Monthly Archives: May 2016

Memorial Day, 2016

Military Heroes Garden of Boston Common, Thanks to Andy Robinson/ Staff

Military Heroes Garden of Boston Common,
Thanks to Andy Robinson/ Staff

This day, I begin with a poem I wrote after the Gulf War.


I cry at parades—
The minute I hear the brass band,
see the marshal strut,
his baton overhead,
I dissolve.

The Monday after the Gulf War,
there was the grandest parade ever—
confetti, ticker tape and flags,
yellow ribbons.
I couldn’t go. I couldn’t watch.

Across the river, mourners gathered.
They followed a lone drummer’s
beat, a beat
to a dirge, familiar
since my first memorial parade,

red balloon in hand,
close to the curb,
a lone and frail World War I veteran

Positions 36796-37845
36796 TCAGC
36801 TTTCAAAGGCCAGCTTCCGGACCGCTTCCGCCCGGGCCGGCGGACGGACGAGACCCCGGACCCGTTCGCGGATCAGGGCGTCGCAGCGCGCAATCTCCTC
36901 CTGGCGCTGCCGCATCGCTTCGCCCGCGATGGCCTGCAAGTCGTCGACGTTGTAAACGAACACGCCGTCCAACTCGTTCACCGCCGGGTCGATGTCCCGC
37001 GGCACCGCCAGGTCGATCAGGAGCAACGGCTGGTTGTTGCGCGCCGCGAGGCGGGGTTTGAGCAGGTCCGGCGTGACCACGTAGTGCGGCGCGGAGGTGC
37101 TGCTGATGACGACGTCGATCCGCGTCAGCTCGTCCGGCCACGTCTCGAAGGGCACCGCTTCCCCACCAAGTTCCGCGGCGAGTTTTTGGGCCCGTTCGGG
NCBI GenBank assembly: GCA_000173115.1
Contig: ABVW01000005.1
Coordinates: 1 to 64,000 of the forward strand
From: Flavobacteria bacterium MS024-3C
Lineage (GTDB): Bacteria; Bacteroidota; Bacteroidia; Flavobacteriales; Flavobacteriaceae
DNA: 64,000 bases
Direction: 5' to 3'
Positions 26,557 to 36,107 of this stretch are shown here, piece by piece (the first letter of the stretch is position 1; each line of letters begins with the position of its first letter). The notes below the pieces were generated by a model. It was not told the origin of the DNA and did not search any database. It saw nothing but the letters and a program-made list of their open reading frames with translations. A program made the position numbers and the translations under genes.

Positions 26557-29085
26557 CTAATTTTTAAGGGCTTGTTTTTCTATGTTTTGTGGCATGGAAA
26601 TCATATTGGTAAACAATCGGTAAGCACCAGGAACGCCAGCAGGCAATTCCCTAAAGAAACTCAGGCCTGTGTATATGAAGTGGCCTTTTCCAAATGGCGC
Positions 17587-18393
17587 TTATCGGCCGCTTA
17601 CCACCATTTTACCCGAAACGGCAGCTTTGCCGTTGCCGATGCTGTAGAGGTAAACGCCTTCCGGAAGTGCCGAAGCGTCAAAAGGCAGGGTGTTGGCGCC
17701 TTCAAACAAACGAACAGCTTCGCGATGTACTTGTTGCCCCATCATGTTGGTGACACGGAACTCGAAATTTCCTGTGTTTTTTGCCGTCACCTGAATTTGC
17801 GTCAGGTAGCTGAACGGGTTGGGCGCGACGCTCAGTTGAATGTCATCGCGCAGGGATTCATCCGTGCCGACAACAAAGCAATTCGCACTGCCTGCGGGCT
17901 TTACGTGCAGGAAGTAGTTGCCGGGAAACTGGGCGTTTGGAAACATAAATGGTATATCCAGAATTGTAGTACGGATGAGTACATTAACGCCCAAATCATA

stopped in salute and turned
his bleeding eyes onto me.

As a child, I celebrated Memorial Day in my hometown of Portland, Maine by attending a parade. My dad, the owner of Levinsky’s Army & Navy store, awakened me early to make certain my sister and I stood close-up, at the curb, to watch the Navy and Marine Bands, the Deering and Portland High School bands, the veterans of WWI and WWII march by.

The event was always thrilling— Dad, at my side, saluting to the marchers—strangers to me but known in some mysterious way, by my dad. He was a sales person, a man who spent his lifetime outfitting active servicemen and veterans.

He spoke rarely of war, of the stories he heard and read in The Portland Press Herald during WWII. I intuited—deep in my gut—his essential regard and respect for those men and women who served.

With my own children, I continued the ritual of attending Memorial Day parades. The first sound of the drum core, the high stepping high schools twirlers, was exciting. Always, the most moving marchers were the war veterans —some, in faded uniforms, others in suits, flags in lapels, walking tall and proud, conveying their privilege to serve.